Should I be worried about Knotweed?
Your queries answered
The lime-green leaves of the knotweed plant: eradication of this invasive species can be challenging and expensive. Photograph: Thinkstock
Q I moved into my three-bed semi-detached house five years ago. My (unattached) neighbour just told me that they have Knotweed and my property could be affected too. I don’t have a clue what this means or if it’s serious. What should I do?
A Knotweed is an invasive plant species introduced to Europe in the late 19th century initially as a garden plant. Their spread has escalated because they have no natural predators outside their native habitats. In Ireland there are four regulated types of Knotweed.
It should be noted that it is an offence under the Wildlife Act 1976 for a person to plant, disperse, allow or cause to disperse, spread or cause to grow any prohibited species. The four regulated Knotweed species are included on this list.
You indicate that the plant has been brought to your attention by your neighbour who believes that it is located within their property. You should initially seek professional advice from a Chartered Building Surveyor or gardening expert to confirm identification of the plant and implement a management plan in conjunction with your neighbour.
Identification of the plant in early spring is noted due to the red and purple shoots that grow from the ground. By mid-summer it can be distinguished from other plants by its tall hollow bamboo-like canes that are covered with purple speckles.
The lime green leaves are arranged in a zig-zag pattern along the canes and the leaves are shield shaped with a flat base and pointed tip. In winter the leaves will die back leaving a visible and distinct cane that can be identified.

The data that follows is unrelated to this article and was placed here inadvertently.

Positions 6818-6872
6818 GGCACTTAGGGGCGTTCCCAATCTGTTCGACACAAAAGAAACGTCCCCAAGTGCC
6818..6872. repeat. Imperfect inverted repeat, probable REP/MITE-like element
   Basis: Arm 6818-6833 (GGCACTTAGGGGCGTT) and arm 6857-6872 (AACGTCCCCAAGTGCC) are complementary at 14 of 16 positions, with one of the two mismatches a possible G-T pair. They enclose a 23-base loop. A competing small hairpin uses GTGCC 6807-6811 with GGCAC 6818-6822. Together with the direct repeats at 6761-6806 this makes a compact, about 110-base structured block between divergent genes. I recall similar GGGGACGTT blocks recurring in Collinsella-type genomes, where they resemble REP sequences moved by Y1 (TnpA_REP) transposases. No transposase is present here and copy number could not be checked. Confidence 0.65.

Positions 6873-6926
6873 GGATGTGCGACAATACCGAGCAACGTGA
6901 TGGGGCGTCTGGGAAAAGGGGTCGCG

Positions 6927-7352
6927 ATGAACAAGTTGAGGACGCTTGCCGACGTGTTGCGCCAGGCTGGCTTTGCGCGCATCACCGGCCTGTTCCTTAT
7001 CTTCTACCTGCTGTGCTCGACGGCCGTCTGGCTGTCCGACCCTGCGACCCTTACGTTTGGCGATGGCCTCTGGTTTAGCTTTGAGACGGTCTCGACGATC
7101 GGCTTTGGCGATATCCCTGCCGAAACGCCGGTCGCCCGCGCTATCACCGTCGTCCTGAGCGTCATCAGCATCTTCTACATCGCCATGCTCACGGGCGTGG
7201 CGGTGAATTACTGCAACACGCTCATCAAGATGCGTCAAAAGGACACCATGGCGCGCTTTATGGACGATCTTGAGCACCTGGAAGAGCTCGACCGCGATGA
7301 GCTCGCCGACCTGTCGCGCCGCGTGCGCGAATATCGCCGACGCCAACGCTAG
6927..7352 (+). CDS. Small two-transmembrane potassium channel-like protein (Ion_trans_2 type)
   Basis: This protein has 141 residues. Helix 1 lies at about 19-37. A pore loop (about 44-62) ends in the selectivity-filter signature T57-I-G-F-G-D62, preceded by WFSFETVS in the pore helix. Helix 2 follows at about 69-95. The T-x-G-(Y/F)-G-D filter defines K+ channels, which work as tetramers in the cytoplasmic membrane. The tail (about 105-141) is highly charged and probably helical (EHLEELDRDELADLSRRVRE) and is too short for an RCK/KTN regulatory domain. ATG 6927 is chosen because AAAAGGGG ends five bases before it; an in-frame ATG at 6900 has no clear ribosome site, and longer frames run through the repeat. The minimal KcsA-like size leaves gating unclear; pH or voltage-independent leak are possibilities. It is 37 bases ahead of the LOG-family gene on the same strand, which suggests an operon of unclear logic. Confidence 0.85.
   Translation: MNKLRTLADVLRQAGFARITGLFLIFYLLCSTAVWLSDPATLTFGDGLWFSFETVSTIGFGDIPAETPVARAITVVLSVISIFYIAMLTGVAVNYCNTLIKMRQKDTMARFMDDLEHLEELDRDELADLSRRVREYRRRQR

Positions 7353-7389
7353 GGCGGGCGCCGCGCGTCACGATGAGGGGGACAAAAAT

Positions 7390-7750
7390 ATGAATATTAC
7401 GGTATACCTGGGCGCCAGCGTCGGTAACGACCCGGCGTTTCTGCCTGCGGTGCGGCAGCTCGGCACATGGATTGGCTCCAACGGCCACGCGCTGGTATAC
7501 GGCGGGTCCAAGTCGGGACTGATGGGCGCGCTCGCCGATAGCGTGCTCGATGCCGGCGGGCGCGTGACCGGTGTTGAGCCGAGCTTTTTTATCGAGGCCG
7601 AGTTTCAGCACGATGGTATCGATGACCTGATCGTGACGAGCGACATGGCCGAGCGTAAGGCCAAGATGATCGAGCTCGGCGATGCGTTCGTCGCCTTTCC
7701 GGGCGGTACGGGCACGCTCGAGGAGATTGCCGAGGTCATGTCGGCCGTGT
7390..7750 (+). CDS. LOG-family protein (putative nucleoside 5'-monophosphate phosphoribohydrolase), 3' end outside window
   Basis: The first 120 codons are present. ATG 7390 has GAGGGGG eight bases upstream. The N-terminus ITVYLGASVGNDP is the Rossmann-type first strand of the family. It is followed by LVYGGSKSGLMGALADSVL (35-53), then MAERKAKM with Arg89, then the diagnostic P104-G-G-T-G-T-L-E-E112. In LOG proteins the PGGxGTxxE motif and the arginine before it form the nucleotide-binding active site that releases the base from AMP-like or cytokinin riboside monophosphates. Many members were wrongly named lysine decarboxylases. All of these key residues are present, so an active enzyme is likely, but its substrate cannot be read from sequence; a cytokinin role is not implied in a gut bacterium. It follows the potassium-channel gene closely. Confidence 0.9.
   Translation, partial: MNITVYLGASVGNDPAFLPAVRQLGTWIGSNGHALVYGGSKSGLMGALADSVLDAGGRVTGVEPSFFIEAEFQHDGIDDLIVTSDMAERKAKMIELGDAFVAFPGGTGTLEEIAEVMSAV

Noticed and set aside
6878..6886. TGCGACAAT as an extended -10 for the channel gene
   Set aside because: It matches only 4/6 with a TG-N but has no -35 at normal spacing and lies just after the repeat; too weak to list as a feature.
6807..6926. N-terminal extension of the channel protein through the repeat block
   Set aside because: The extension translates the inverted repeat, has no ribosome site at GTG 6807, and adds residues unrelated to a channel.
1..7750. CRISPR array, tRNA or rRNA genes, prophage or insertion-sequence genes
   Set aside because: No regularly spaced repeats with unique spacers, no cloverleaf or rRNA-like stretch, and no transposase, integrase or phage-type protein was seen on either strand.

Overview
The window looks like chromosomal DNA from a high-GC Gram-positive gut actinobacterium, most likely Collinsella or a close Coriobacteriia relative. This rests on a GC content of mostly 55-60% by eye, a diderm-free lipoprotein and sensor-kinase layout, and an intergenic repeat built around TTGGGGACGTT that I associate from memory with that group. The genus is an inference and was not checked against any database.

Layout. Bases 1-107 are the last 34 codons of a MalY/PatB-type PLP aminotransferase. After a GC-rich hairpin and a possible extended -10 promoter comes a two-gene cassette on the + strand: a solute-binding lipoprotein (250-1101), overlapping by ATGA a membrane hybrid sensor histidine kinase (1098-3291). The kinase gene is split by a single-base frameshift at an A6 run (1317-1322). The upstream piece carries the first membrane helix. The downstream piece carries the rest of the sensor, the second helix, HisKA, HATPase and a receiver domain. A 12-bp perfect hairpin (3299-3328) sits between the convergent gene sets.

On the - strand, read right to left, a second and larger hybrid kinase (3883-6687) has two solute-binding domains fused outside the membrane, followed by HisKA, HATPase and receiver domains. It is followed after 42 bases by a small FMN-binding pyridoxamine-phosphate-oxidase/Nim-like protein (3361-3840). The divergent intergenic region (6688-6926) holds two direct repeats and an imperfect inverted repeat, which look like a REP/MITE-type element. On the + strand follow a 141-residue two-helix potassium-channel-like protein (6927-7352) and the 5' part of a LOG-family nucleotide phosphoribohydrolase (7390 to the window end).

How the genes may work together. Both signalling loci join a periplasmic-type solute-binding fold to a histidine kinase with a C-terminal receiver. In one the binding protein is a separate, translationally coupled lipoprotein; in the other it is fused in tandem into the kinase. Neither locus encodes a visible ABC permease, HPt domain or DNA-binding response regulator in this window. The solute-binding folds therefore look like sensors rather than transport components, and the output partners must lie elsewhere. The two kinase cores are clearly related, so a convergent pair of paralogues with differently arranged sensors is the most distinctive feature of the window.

The Society of Chartered Surveyors Ireland has produced an information paper to advise how best to manage and assess the risk of Knotweed. The assessment of Knotweed has been split into four separate categories which will allow a suitable management plan to be put in place. It is important that any management plan should cover the entire site and not just the visibly affected parts.
Once Knotweed has established itself on a site, it can cause damage to property (drains, paths and buildings). Its eradication/control can be challenging and expensive. The following advice should also be adhered to; you should not strim the Knotweed as this will create tiny pieces of the plant which will then spread and grow into new plants. You should also not attempt to dig up the plant, cut it back or attempt to compost the cuttings.
In terms of effective treatment of the plant there are a number of options available. These include;
– Excavating infested soil and removing it to an appropriately licensed waste management facility. All disposal in this instance should be carried out in accordance with the Waste Management Act.
– Knotweed can be excavated and then buried on site but it must be covered with five meters or more of overburden soil and a specialist root barrier membrane installed to fully or partial encapsulate the Knotweed-bound soil.